This is the third blog in a series following the conservation of the huge painting of the Falaba, which is now on display in the exhibition Lusitania: life, loss legacy. In the last post I described the structural treatment of the painting, in order to reattach the loose paint.
Once the structural treatment was complete, the painting was turned over and cleaning could begin once the facing tissue was removed. Cleaning proved quite difficult, as the thick grime layers had previously been covered by the wax facing. The types of solvents and chemicals needed for dirt layers and waxy deposits are often very different. In the end, I used a mixture of three components in combination that seemed to achieve the best results – judging the right amounts to apply to different areas was not easy but once a good balance was found, I was able to work slowly across the whole surface, modifying the mixture proportions as necessary if I needed to.
Cleaning revealed the original colours of the painting, with a bright red Ensign flag at the stern of the ship and much lighter appearance of the sky. You can compare the colours of the pinting before conservation in the picture in Ellie’s blog post with the conserved painting on display in the Lusitania exhibition.
With the cleaning completed, the painting could now be lined onto a new support. This process involves adding a new material to the back of the painting, giving it strong edges and suitable support for years to come. It also makes sure the surface is level with no distortions and that the paint is fully secured.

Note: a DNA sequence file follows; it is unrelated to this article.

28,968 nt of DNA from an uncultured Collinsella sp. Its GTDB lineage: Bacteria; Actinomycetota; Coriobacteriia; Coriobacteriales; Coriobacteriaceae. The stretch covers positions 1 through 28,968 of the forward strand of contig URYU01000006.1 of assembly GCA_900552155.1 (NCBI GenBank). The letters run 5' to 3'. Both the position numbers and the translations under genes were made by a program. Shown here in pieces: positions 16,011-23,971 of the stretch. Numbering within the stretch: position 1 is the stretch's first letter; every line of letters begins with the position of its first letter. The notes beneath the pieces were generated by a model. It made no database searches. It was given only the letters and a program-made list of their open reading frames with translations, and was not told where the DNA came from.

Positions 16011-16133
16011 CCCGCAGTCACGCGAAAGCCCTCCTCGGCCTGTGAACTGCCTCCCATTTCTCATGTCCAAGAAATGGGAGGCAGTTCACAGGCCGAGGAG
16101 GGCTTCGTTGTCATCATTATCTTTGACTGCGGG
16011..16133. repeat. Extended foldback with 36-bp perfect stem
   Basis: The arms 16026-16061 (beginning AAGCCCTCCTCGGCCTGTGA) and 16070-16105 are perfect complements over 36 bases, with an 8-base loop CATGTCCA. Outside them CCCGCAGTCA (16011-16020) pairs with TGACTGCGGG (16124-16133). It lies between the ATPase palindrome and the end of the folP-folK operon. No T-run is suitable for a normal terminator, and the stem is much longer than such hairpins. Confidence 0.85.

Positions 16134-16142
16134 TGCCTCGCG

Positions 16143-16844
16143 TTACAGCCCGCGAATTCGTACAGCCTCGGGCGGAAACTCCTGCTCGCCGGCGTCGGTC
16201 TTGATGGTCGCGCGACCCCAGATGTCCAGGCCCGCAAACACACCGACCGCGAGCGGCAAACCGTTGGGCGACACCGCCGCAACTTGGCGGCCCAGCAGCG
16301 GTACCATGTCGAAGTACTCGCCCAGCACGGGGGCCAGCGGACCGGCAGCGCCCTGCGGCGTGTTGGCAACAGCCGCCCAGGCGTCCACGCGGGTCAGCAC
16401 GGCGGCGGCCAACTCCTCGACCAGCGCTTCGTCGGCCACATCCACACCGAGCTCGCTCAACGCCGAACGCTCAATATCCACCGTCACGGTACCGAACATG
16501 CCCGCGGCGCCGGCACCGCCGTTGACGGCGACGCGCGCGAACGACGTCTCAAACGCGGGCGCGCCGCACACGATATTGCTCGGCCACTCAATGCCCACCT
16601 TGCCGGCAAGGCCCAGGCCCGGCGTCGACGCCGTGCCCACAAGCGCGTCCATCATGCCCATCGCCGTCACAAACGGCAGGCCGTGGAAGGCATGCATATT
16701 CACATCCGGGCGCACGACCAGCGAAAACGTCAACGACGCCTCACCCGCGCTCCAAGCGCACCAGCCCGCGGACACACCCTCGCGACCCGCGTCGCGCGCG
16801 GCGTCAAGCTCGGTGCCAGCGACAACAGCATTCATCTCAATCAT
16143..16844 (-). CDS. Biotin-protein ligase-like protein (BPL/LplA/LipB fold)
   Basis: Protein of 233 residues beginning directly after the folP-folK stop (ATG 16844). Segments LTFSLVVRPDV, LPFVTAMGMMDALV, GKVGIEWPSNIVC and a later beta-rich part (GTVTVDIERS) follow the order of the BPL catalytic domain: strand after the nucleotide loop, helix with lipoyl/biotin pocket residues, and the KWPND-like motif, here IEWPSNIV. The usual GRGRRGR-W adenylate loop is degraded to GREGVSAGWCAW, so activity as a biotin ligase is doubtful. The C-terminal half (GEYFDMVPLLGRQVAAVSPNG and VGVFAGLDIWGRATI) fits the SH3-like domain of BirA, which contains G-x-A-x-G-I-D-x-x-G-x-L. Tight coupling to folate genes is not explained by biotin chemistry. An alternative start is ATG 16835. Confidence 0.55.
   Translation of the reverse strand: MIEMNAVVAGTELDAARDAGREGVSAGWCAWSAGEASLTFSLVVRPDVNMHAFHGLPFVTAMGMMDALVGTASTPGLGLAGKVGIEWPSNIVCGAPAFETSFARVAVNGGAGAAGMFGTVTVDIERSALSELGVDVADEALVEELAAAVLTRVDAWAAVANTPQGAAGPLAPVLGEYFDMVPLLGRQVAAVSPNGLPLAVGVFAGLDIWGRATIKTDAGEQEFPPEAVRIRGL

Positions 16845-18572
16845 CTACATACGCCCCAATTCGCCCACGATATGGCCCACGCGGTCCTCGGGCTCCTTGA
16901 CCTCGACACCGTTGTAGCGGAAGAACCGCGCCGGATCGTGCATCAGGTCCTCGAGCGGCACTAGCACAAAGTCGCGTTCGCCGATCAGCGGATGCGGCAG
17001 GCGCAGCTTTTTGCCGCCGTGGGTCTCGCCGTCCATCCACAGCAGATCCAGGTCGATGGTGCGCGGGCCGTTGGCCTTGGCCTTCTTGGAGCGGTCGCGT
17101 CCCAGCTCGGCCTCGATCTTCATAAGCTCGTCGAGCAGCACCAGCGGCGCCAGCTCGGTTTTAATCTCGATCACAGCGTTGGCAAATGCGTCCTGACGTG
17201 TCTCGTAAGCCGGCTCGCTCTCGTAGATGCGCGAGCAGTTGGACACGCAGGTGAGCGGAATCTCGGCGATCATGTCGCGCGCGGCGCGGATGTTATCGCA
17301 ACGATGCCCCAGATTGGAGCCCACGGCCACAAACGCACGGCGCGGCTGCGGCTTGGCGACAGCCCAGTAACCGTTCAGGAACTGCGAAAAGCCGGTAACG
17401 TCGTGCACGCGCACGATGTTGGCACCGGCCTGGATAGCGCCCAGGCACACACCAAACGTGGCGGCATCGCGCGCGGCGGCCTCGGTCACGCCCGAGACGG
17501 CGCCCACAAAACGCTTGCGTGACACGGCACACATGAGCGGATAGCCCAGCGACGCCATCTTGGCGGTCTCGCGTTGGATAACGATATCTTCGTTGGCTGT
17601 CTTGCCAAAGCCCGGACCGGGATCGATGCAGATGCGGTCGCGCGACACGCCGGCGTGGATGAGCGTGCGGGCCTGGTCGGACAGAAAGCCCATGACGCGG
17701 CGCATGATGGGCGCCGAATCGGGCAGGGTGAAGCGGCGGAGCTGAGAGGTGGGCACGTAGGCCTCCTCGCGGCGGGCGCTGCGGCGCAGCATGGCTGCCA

The lining was carried out under light pressure on our multi-purpose lining table, and the new material backing was attached with a heat-seal adhesive. The table surface can be set to heat up to different temperatures, and in this case, a layer of heat-activated adhesive placed between the back of the original canvas and the new support was used to attach the two together.
For this painting I decided to use polyester sailcloth rather than linen canvas for the lining material. Polyester sailcloth is a very strong and stable woven material, and very suitable for such a large painting, particularly as it is less prone to changes in tension over time than canvas. It was originally designed to make the huge ‘spinnaker’ sails used on large sailing yachts, so has to be very strong!
The final picture shows the painting under light vacuum on the lining table, ready for the lining to take place. The white polyester sailcloth lining material is visible under the original canvas around the edges. The different bands of canvas strips around the picture are used as air vents so that the air can be sucked out from the picture surface, giving an even vacuum hold during lining. The shiny layer covering the whole table is a very thin polyester film that is only 12 microns thick, (0.012 millimetres) used to create a vacuum over the picture without affecting any of the paint texture. The picture was so big that two sheets of thin film had to be used, and the pale white strip visible along the length of the ship is where the two sheets were joined together.
Once the lining was complete and the table had cooled down, I could remove the thin film from over the painting that had been used to achieve vacuum pressure. After this, the painting was turned over once again so it could be re-attached to the original wooden support stretcher.
Look out for my last blog post in this series next week, looking at how paint losses were restored in the final stage of conservation.
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